"I am going to a restaurant on Wednesday."
The correct answer should be 水曜日にレストランへ行きます！! The particle 'に' is used to mark time. And the particle 'へ' is used for verbs like 行きます, 来ます, 帰ります.
Incorrect. に is not used solely to mark time. It can also mark location as in this case. We've had previous examples like 部屋に椅子があります (There is a chair in the room).
My understanding is that with movement verbs, へ emphasises the movement while に emphasises the destination. If you tell someone you're going to a restaurant on Wednesday, the important part of that story is probably going to be the restaurant, not the journey there. It's the difference between:
I'm going to a restaurant on Wednesday
I'm going to a restaurant by taxi
As far as I undestand lessons we have ealier, one may use "に" with "行き". Particle "へ" indicates going in the direction, towards sth. Particle "に" indicates going to sth. In ealier lessons we had such sentences as: "わたしは高校に行きます" or "あした日本に行きます".
The answers were missing a に hence the reason I got it wrong... but it turns out that the whole of the phrasing is incorrect.
水よう日にレストランに行きます。Is what it gave me for the correct answer. Unfortunately the word bank only has one に so I wasn't able to add another.
Alternative mode is to make the sentence without the second に, then switch to keyboard version, and copy-paste. It's still an issue though! Pain in the place where the sun don't shine.
I also wondered why not ni after the day and why not he or wa after the restaurant.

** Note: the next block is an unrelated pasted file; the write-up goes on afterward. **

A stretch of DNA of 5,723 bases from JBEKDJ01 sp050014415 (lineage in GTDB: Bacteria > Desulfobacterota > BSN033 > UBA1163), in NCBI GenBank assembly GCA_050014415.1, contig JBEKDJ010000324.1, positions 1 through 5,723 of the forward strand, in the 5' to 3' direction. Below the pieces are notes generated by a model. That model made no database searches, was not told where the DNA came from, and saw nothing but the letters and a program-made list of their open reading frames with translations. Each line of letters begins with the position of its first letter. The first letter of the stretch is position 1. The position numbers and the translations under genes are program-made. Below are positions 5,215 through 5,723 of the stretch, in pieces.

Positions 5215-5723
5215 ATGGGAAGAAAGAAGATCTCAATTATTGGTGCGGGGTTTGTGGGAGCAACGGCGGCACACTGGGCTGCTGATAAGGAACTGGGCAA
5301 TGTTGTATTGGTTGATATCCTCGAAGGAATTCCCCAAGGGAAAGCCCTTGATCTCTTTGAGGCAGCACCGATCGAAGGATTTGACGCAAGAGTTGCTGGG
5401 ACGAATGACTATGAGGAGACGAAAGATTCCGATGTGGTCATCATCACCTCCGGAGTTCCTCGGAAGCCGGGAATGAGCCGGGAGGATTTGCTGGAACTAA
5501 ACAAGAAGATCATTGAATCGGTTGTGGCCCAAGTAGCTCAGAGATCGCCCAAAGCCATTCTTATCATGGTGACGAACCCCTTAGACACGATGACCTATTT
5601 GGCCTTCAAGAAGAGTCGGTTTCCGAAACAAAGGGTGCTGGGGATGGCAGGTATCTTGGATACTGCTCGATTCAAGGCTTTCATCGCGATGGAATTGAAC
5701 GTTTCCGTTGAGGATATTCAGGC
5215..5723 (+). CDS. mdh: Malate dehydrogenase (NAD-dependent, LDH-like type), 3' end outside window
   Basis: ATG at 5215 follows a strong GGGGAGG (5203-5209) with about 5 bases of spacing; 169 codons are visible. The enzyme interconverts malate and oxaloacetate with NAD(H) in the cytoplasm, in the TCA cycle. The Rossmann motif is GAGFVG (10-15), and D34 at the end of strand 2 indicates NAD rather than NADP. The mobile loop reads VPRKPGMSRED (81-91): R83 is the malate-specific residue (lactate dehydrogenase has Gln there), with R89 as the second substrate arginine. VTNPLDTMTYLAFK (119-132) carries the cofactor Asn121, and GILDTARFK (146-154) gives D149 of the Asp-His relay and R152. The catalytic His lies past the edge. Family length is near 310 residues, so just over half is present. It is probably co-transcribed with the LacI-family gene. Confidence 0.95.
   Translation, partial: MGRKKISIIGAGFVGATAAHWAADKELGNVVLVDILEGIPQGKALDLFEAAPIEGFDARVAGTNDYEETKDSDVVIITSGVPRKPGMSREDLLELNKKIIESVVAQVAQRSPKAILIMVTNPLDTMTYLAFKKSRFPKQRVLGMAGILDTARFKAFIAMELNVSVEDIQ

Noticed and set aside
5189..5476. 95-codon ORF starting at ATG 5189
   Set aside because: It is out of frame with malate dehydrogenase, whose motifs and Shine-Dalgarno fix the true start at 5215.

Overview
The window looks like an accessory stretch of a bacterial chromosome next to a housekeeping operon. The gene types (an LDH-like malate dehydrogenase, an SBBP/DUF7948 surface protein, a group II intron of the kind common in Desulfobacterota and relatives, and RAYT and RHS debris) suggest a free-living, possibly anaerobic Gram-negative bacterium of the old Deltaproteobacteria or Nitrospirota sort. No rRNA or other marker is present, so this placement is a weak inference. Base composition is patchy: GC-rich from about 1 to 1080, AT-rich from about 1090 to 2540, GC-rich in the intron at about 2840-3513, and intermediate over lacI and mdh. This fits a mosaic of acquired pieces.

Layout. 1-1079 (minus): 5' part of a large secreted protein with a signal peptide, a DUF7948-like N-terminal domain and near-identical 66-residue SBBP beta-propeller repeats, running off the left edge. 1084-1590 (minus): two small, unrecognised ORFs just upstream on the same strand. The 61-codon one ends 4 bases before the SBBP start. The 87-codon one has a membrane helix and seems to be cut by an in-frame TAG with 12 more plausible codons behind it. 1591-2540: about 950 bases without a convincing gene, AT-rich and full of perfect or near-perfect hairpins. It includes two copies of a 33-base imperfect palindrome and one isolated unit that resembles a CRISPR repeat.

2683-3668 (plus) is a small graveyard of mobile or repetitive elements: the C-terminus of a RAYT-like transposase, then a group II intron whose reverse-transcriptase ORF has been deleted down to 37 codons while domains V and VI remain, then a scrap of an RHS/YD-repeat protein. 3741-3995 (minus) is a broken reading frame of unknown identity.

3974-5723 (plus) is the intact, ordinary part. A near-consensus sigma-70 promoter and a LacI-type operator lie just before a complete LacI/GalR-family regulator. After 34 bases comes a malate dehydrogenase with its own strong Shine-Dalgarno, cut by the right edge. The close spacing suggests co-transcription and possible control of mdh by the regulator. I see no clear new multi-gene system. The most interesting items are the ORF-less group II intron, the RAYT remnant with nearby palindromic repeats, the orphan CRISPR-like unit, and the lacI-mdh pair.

the day is the most important part of this sentence, so it's the subject so it needs a wa. if you use he after the restaurant you're saying that the travel towards the restaurant deserves more focus than the destination. for a destination you use ni, for the movement you use he. I'm guessing going to a restaurant is more important than how you get there, so ni us used.
While your answer is reasonable, it does not actually answer the question. To my way of thinking (Native English/American), the ONLY way you know that "the day is the most important part of this sentence" is by looking at the answer! [Without additional context.] Yes, the day could be the most important, or the place could be the most important - either one. Can anyone explain to me why it is not ambiguous, and both answers are correct?
The correct answer (at the bottom in the red zone not here) was given as "水よう日にレストランに行きます。" but there was only one に available to paste in
I don't think the system is set up to consider what word boxes you were offered when it determines which correct solution to show you. Presumably it probably did give you all the boxes you would have needed to construct the suggested translation at the top of the page (although there might be more than one top translation in the system, in which case it may have given you the boxes to make a different one).
could the に and は be switched here since you have "to" a restaurant and "on" Wednesday, which unless I'm incorrect are both eligible for the に particle?
But don't you put the preposition after the word in Japanese? So if you say "to school" you word it like: "school to"
I think others are having a similar issue, but, the following didn't work: 水曜日に、私はレストランに行きます。
てある form doesn't work for this. てある is essentially the present form of ておく
I have a question and I really hope someone can help...
So I'm aware that while the english version needs 'I', the Japanese version doesn't necessarily have to explicitly state 'I', but what happens if you do want to?
'I' is the subject, not Wednesday. Therefore is should be 私は... what particle then comes after 水曜日? You can't have two は's so does it then change to に, a common time particle? In which case do you use two に's, another after レストラン too?
I know particles are hard, but somedays I think I've totally got them and others they absolutely baffle me. Any help gratefully received!